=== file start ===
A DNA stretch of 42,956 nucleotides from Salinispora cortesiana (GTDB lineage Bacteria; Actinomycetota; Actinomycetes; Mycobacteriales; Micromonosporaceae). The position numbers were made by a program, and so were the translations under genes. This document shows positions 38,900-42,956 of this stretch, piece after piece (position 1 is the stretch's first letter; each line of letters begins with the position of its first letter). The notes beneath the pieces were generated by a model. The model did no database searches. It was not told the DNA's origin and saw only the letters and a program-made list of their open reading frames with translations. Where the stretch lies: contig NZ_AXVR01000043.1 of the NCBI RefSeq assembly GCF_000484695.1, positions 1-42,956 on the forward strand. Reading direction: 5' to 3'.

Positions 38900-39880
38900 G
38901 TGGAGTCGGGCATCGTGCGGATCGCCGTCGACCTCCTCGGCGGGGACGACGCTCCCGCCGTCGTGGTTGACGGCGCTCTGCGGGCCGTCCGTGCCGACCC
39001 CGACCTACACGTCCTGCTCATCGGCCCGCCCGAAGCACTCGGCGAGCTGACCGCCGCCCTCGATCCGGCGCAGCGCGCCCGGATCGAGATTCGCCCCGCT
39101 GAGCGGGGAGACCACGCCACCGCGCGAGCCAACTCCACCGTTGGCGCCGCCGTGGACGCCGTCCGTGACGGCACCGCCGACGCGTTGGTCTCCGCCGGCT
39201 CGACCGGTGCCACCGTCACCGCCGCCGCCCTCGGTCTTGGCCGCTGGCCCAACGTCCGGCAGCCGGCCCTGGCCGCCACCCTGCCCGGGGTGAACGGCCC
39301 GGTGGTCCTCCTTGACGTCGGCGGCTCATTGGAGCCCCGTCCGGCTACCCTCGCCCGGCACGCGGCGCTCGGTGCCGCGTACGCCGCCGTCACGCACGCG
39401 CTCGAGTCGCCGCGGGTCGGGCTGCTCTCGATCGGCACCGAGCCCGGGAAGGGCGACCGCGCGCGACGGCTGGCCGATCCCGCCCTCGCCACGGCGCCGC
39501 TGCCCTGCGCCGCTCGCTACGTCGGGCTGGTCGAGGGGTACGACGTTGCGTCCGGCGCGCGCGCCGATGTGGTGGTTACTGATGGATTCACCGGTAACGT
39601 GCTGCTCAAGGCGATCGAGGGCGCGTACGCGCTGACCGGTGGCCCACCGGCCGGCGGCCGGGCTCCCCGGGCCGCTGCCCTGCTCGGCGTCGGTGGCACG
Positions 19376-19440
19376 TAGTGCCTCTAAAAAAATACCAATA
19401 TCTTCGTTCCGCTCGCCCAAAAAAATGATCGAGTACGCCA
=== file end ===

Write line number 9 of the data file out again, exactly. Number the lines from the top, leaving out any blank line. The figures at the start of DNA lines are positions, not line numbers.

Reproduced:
39401 CTCGAGTCGCCGCGGGTCGGGCTGCTCTCGATCGGCACCGAGCCCGGGAAGGGCGACCGCGCGCGACGGCTGGCCGATCCCGCCCTCGCCACGGCGCCGC